Questions. Since the start of my Nuffield research I have asked many. In fact, I've got a whole list that I refer to in every meeting I have. Often I end up adding more questions to that list after I have met with someone. I guess that is part of the process - it is organic and morphs with situations and context.
But in my elusive attempt to shut off my brain after 6pm last night I had another question: Am I asking the right questions? A sense of panic came over me as I started to wonder if I was missing some jewel of information because I neglected to inquire in the right way.
Here is an example. Many agri-businesses say that a passion for agriculture is a key trait they appreciate in future employees. So I had asked a few people how they thought we could sow the seeds of passion for agriculture in more young people. Some answers surprised me. Two of my interviewees said the same thing - can you even do that? Shouldn't we be focusing on the ones who are already passionate? Well that threw me for a loop! Here I am trying to expand the roster of people entering careers in agri-food and I'm being told to actually narrow the search!
It got me thinking that perhaps I need to follow up that original question with "how do we do a better job of harnessing the passion of those young people interested in agriculture?" (which is a actually a better and more exciting question).
This was further confirmed when I woke up this morning to an email in my inbox from a young woman back home who is very passionate about agriculture She is looking for help at making some connections in the industry because she graduates from a business and food management degree next year and will be entering the workforce. That is the kind of passion that we need to be nurturing. Those are the young leaders who deserve opportunities to prove themselves and make a mark on the agri-food industry. How do I engage her, and help to set her on a path to a successful and meaningful career in agriculture? The importance of positive role models, mentors, and young leader programs is becoming increasingly clear!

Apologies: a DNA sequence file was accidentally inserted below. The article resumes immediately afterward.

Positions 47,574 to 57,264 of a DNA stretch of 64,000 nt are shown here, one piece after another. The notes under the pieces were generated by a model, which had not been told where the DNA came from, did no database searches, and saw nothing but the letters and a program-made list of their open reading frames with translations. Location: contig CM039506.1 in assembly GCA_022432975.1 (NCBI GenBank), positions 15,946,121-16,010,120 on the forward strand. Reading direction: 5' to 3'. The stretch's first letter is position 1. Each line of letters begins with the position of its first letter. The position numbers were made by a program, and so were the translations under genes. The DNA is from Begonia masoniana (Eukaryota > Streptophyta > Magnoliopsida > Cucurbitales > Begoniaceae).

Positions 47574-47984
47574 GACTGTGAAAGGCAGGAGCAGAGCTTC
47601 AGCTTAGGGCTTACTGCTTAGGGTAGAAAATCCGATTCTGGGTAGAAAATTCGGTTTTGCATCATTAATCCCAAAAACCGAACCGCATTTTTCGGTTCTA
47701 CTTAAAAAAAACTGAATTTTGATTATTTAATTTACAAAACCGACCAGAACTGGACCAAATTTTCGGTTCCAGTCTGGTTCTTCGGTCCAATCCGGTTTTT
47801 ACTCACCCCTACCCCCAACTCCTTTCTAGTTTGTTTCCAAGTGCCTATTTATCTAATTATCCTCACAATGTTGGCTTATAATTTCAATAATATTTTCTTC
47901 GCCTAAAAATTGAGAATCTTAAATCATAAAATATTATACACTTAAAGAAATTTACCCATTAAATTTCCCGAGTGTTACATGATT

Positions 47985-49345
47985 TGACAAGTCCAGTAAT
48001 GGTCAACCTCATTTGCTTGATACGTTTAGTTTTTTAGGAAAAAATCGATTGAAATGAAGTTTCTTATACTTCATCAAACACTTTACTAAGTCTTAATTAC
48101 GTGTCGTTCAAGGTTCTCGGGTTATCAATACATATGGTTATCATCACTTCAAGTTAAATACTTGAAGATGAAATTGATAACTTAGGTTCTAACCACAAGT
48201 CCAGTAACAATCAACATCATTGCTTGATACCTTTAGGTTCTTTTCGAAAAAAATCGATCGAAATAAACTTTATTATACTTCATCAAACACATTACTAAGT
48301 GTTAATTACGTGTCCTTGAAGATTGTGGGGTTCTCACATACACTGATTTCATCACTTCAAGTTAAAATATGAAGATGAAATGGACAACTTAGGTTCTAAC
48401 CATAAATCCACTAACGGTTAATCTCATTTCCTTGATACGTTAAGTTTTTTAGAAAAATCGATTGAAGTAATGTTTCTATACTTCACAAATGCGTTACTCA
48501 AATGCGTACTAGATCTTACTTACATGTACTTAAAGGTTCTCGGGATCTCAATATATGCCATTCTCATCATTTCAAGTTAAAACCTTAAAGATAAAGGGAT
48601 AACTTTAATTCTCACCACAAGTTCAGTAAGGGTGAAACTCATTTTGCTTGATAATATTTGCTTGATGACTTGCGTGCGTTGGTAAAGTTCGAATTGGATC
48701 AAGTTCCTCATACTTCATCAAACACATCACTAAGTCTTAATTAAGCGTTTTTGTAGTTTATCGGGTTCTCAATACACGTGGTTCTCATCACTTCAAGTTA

I'm so glad that I took the time to reconsider my approach to my questions. I think the lesson here is that it is important to take "1 minute for silent reflection" (lol #nuffield15) and ask ourselves if we are asking the right questions. It's a bit like those choose your own adventure books - if you always make the same decisions you will always arrive at the same destination. So make a different decision. Ask a different question. You never know where it may take you.
I was raised as the seventh generation on a mixed livestock farm near Guelph, Ontario. Currently I am living in the beautiful Okanagan region of BC, where my husband works for Blue Mountain Winery. I maintain my close ties to Ontario agriculture through my job with AgScape (Ontario Agri-Food Education Inc.) and hope to bring a national, and global perspective to agricultural issues.